The Animation Corner: Antz


I love rewatching animated films I haven’t seen since I was young—“Once Upon a Forest” or “The Land Before Time” for example. Picking out humor and details I missed as a little kid is always entertaining, and I often surprise myself with how much I still remember.

But when I stumbled across “Antz” (1998), I couldn’t remember a single thing. I knew I had seen it once upon a time (mainly because my older siblings all told me I had); it simply must have faded away. Of course, I knew about the controversy surrounding it way back when; like the fact many people believe Jeffrey Katzenberg and DreamWorks Animation had stolen Disney/Pixar’s “A Bug’s Life” (1998) and created a knock-off production. And that most people (at least, people I know) think “Antz” is the antithesis of quality entertainment.

However, I was willing to give “Antz” a fair shot. I mean, how bad could it be?

And after watching it, I now understand why my brain had erased the film from my memory: it was trying to protect my childhood innocence.

“Antz” feels like it was created by dressing up Woody Allen in an ant suit, following him around New York City, and writing down everything he said. While that may be a bit mean-spirited, it would go a long way toward explaining the dysfunctional and irrational plot. Woody Allen voices Z, a neurotic worker ant depressed about his biological station in life.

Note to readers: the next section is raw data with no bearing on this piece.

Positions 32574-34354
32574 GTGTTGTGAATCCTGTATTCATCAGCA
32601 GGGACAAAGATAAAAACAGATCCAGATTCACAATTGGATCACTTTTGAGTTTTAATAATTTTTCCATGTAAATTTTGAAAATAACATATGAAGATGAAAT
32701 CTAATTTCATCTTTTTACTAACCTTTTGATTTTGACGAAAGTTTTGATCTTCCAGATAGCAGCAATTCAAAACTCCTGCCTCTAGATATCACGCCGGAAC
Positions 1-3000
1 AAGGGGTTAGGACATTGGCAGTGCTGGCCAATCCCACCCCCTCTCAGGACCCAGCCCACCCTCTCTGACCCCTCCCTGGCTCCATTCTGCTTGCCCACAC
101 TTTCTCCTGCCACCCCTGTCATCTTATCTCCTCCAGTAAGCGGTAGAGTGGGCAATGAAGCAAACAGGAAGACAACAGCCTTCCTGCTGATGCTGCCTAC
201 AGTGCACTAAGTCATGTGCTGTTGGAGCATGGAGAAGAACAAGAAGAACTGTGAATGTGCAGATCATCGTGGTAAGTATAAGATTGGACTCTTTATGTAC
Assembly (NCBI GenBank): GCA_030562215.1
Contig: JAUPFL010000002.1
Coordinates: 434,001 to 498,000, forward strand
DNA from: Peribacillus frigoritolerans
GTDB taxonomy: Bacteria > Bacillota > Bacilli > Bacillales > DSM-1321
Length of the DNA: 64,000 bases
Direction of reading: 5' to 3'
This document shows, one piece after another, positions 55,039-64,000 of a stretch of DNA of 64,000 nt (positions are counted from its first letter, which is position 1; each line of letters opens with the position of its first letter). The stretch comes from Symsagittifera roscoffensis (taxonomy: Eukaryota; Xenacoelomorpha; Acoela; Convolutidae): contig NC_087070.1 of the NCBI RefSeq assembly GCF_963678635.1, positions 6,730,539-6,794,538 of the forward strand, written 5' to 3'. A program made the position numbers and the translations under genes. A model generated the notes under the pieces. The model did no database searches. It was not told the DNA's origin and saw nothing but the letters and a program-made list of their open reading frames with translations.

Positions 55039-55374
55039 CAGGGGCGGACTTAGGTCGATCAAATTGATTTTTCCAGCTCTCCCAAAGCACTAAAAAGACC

Through a series of misadventures involving being thrust into a war and accidentally kidnapping the Princess (Sharon Stone), it is up to Z to save the colony from the nefarious schemes of General Mandible (Gene Hackman).

The reason I say the plot is “dysfunctional” is because nothing that happens seems to work in conjunction with another event. In Plot A, we have Z attempting to find a utopic colony (literally and metaphorically) where he can express his individuality. The audience is dragged through an hour’s worth of film for Z to discover an insect’s paradise, only for the moment to last all of five minutes before we’re whisked away back to the original colony.

In Plot B, General Mandible tries to purge the colony of worker ants because… well, I don’t know. He just…hates the one group of ants in the colony who literally do all the work (it’s in their name!) and will have to be replaced anyway if the colony is to survive. And finally, in Plot C, the worker ants stage a revolution that lasts…one minute.

The infuriating thing about it is that all three plot threads could have been separate films in themselves. A film about an ant’s utopia or a war among insects or a revolution threatening the lives of the queen and the princess ants would have been interesting. Instead, all we get are small scenes that allude to the greater ideas but nothing that one plot does influences the other two, because none of the characters impact the ambitions/plans of the others.

To its credit, “Antz” did attempt to be edgy. It has a grisly battle sequence, risqué lines, torture and is one of the few animated movies I’ve seen where the audience sees a character’s face as they die. But it’s little consolation for the unemotional voice acting, bland writing, awful storyboarding, flat humor and irritating ant-ics of the characters.


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